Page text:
Monthly beers rated

Untappd:

Untappd Checkins

Here is 365 days of Untappd Checkins:

Untappd Stats

47% of the beers I checked into this year were new compared to 58% for last year (link to last year’s stats). Last year, Lambic / Gueuze were 2 of the top 5 styles and now that’s completely gone once again due to travel & the beer cellar of Lambic being completely off-site and inaccessible. Although, it’s always good to add a disclaimer that I don’t check in to Untappd at beer festivals so the new rating is generally beers I had at tastings or at home. Overall unique RateBeer ratings were down for 2016 as were overall new on Untappd (excludes festivals).

Here are my raw Untappd Check-IN numbers for you data nerds

Untappd Monthly

Top Rated Beers in 2016 (All Styles):

 Waiting for My Year in Beer 2016 to be updated on RateBeer!

Top Rated Imperial Stouts (2016):

 Waiting for My Year in Beer 2016 to be updated on RateBeer!

Top Rated Saisons (2016):

 Waiting for My Year in Beer 2016 to be updated on RateBeer!

Top Rated Sour/Wild Ales (2016):

 Waiting for My Year in Beer 2016 to be updated on RateBeer!

Top Rated IPA (India Pale Ale) (2016):

 Waiting for My Year in Beer 2016 to be updated on RateBeer!

Top Rated Lambic Style-Fruit (2016):

 Waiting for My Year in Beer 2016 to be updated on RateBeer!

Beer Trading in 2016:

Here’s what I spent in UPS in 2016:

UPS Spending

Every single month was lower in 2016 versus 2015 except for October. Here’s the break-down by year:

  • 2012 – $2,100 – $175 a month
  • 2013 – $1,655 – $138 a month
  • 2014 – 1,120 – $93 a month
  • 2015 – $1,840 – $153 a month
  • 2016 – $800 – $67 a month

What an astonishing drop-off and the drop will be even more severe (I’d say over 50%) in 2017 because I have not renewed my Bruery membership and won’t be shipping a monthly box to California and back. I fully agree with my 2015 self when I said, “…this blog probably wouldn’t exist but I’d have $6,700 USD in my pocked today if I wasn’t trading beer. That’s real money…significant money. Down payment on a car money…2 maxed out MacBook Pros money or a Canon 5D Mark II w/ 3 L-Glass lenses.”

Well, I did buy a maxed out iMac this year and a motorcycle and a house so dreams can come true and you can get in the habit of drinking local and not wasting hundreds a month on trading beers. I’m actually really thrilled at things dropped so much. They had to for me to be okay financially this year and achieve what I did.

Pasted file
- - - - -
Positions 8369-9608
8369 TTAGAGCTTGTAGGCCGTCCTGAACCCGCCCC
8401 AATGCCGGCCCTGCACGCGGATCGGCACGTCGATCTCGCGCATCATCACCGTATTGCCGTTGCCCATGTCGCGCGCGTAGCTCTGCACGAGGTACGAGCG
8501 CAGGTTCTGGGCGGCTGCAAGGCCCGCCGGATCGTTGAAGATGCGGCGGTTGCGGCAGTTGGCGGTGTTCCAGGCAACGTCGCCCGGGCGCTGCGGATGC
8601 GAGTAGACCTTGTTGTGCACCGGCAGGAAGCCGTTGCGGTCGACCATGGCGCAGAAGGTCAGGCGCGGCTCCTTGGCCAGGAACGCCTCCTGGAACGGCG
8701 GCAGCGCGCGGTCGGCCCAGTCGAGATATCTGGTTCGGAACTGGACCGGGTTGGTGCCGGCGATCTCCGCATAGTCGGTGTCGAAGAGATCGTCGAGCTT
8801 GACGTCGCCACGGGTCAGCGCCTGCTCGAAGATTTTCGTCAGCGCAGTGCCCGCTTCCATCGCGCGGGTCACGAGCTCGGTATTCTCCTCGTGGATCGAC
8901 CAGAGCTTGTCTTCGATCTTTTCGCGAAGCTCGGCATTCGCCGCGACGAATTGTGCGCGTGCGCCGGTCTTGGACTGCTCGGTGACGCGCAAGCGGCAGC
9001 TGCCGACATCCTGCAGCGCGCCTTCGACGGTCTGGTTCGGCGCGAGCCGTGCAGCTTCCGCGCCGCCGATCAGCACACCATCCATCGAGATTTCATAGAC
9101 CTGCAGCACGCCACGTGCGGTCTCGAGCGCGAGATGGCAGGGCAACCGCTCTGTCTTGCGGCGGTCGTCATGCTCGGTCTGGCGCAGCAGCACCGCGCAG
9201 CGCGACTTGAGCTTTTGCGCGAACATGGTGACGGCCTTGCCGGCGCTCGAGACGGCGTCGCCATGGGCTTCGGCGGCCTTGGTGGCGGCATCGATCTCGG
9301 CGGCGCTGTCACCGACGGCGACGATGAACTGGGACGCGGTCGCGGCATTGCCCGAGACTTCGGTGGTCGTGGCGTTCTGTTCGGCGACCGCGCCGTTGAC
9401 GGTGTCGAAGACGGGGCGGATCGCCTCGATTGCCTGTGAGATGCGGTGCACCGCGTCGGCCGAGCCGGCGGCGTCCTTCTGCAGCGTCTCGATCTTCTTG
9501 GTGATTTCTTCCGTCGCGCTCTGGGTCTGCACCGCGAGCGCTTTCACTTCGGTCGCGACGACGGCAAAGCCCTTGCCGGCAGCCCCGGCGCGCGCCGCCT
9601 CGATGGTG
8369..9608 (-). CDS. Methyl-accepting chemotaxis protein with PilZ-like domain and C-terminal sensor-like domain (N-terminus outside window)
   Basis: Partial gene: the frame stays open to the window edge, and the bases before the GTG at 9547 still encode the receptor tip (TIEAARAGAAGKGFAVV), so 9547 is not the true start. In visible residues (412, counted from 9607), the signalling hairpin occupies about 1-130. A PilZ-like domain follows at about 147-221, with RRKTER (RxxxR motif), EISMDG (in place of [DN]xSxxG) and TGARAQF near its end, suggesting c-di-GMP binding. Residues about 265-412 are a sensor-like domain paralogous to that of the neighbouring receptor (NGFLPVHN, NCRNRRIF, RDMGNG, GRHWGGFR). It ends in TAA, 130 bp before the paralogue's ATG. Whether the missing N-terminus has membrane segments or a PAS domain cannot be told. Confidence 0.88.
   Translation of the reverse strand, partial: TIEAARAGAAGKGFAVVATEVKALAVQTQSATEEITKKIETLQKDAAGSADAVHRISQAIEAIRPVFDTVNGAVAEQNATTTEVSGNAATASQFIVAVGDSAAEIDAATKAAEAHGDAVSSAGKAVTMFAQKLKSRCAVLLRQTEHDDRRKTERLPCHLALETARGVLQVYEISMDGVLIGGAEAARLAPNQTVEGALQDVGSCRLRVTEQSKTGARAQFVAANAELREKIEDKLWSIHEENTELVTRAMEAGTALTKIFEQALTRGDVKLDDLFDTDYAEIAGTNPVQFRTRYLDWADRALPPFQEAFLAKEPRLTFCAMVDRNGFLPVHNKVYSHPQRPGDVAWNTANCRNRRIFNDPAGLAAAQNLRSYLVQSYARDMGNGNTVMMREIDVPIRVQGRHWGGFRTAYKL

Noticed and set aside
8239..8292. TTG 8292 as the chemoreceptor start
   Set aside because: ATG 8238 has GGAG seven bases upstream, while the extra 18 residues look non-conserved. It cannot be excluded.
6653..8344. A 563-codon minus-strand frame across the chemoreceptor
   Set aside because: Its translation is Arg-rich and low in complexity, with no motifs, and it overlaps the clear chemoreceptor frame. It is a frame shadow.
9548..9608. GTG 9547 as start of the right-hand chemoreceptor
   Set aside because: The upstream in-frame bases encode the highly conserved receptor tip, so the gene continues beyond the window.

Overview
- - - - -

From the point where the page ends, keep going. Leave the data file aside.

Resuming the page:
Beer Cellar (2016):

For the last 12 months, Heather and I have basically merged our cellars from a more logical standpoint. We right an A or H on the top of our bottles with a Sharpie to make sure we don’t drink or trade each other’s beer but for the most part, it’s a combined cellar.

I started renting a house in March with zero basement storage so I bought a huge freezer to hold it all.

New Beer Fridge

New Beer Fridge

This only held about 5% of my beer and mostly just holding beer I wanted to drink on-site. The kegerator held a Hill Farmstead IPA, an Eden Cider and a BCS Keg throughout the year pretty much the entire time. The rest of the kegerator was holding IPAs and growlers that needed to be consumed before things in the fridge.

We moved the remainder of our beer off-site so at this point, we have 1250 bottles off-site, another 250 on-site. Yes, it’s a lot.

In our new house, we’ll have a beer-cellar the size of a bedroom that will presumably hold everything we own along with an AC unit. Here’s a rough floor plan:

Overlook NH House Drawings

I can’t wait to share photos with you all once that’s done mid-year. We’re finally going to have all of our beer on-site and accessible. I will have a web cam going in the wine-room that will be accessible via your web-browser so you guys can watch the feed 24/7 and track my inventory for me!

In short, 2016 was when this: